Dr. Yifat Merbl
What happens to proteins after they leave the factory?
Dr. Yifat Merbl recently returned to the very lab in the Weizmann Institute’s Department of Immunology in which she conducted her MSc studies - now as the head of a new research group, following her PhD and postdoc at Harvard University.
The view from the window of the lab - which used to belong to Prof. Irun Cohen, now Professor Emeritus - hasn’t changed much in the time she was away. Inside, however, with new, advanced high-throughput equipment and unique techniques she has developed, Dr. Merbl will be making her way into uncharted territory in protein research.
“Proteins are templates,” she says. Though we tend to imagine them as a ‘final product,’ in fact they undergo all sorts of additional changes after they leave the ‘factory’.” Without these changes, most proteins would not be able to function; the complexity this adds to our system is the ‘fine-tuning’ that enables highly specific responses, cellular stability, working regulatory mechanisms and more.”
The process of manufacturing proteins from the DNA “instructions” is known as translation and thus the alterations to the resulting protein sequences are called post-translational modification (PTM). PTM comes in all shapes and sizes: Proteins may be cut or chains of proteins may be linked together. Bits may be added or removed; changes may be reversible or irreversible. Some 200 different types of PTM have been identified. All together, the number of protein configurations is around a thousand times greater than the number of genes in the human genome.
A grounding in immunology
Dr. Merbl grew up in Israel, in the town of Givat Shmuel. After an extended military service as an air force officer, she completed a BSc at Bar-Ilan University in computational biology. Prof. Cohen, of the Department of Immunology, made key discoveries with relevance to diabetes, though her research went in a different direction. He was an “amazing mentor,” she says.
In her postdoctoral research in the lab of Prof. Marc Kirschner of Harvard University, Dr. Merbl began looking at a PTM step in which small tags are added to proteins. In the late 1970s, Israeli scientists Profs. Avram Hershko and Aaron Ciechanover of the Technion showed that these tags, called ubiquitin, signaled protein degradation, a finding for which they received a Nobel Prize. In the years since, research has revealed that ubiquitin and ubiquitin-like proteins actually carry out a large range of signaling activities in the cell: Some 600 different enzymes have been found to be involved in the regulation of these protein tags.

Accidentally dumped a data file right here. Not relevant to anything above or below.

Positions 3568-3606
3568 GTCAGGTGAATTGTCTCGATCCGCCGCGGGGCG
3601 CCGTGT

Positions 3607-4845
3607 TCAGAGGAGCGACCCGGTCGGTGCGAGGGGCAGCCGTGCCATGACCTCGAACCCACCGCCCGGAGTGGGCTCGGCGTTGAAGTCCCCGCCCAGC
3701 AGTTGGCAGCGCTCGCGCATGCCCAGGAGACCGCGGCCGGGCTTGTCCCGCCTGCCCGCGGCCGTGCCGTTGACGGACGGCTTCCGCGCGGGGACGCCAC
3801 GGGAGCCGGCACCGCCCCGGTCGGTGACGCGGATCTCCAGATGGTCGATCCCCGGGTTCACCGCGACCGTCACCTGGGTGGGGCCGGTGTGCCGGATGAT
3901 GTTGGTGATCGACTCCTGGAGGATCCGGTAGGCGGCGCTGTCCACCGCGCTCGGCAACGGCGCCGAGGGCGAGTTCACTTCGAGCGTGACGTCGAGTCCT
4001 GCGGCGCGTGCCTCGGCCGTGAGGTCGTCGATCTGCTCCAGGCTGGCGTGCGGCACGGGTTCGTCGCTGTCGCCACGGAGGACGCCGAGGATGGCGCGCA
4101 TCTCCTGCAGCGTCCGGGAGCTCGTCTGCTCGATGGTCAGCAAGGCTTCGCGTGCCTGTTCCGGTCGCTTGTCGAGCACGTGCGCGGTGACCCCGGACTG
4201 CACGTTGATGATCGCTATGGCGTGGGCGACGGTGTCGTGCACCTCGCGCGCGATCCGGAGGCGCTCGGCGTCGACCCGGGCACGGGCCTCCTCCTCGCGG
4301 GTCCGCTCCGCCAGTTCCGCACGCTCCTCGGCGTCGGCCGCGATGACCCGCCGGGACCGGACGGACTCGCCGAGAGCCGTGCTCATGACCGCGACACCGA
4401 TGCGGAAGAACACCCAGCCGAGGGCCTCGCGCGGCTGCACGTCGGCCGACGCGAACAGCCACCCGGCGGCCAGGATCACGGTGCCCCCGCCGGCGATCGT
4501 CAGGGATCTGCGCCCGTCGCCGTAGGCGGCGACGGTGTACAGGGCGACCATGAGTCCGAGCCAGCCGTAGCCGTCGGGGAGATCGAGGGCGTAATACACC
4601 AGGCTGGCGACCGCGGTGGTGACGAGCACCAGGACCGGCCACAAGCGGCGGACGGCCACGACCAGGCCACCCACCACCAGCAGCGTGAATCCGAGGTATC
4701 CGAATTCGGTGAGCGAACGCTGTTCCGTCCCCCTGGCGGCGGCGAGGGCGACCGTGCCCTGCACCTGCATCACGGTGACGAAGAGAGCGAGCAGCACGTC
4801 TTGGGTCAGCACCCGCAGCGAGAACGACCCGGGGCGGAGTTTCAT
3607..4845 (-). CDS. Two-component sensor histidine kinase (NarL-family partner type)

Dr. Merbl used the system she developed to identify the targets of a ubiquitin-like family member called FAT10, showing that it plays a role in cell division. When this protein was repressed, cell division of cancer cells was stopped.
In her new lab, Dr. Merbl will continue to investigate FAT10 to unravel the role it plays in both cancer and inflammation. She will need to identify effects that extend beyond the cell - to the tumor microenvironment, for example, or the entire organism. But FAT10 could be just the beginning: The method she has developed for profiling PTM casts a wide net over all sorts of protein modifications. This high-throughput method is capable of simultaneously capturing the activities of multiple proteins and their interactions with the molecules that perform the alterations; and Dr. Merbl is able to control the cellular conditions to see which modifications take place in situations of stress or disease.
In other research that she is conducting, Merbl will use the PTM profiling platform to analyze tissue samples to profile the “signature” of ubiquitin by analyzing its interactions across some 9,000 human proteins.
Progress in the field of post-translational modification, says Dr. Merbl, has been hampered by lack of analytical tools; but because it deals with the ways that individual proteins function in the cell, it has the potential to yield many clinically relevant results. Ultimately, she says, “we want to learn how to reshape the cellular environment.”
Dr. Merbl is married to Einav Laser; the two are mothers to a four-year-old, and one-year-old twins.
Yifat Merbl is funded by Rising Tide Foundation. Dr. Merbl is the incumbent of the Leonard and Carol Berall Career Development Chair.
Model of a ubiquitin protein molecule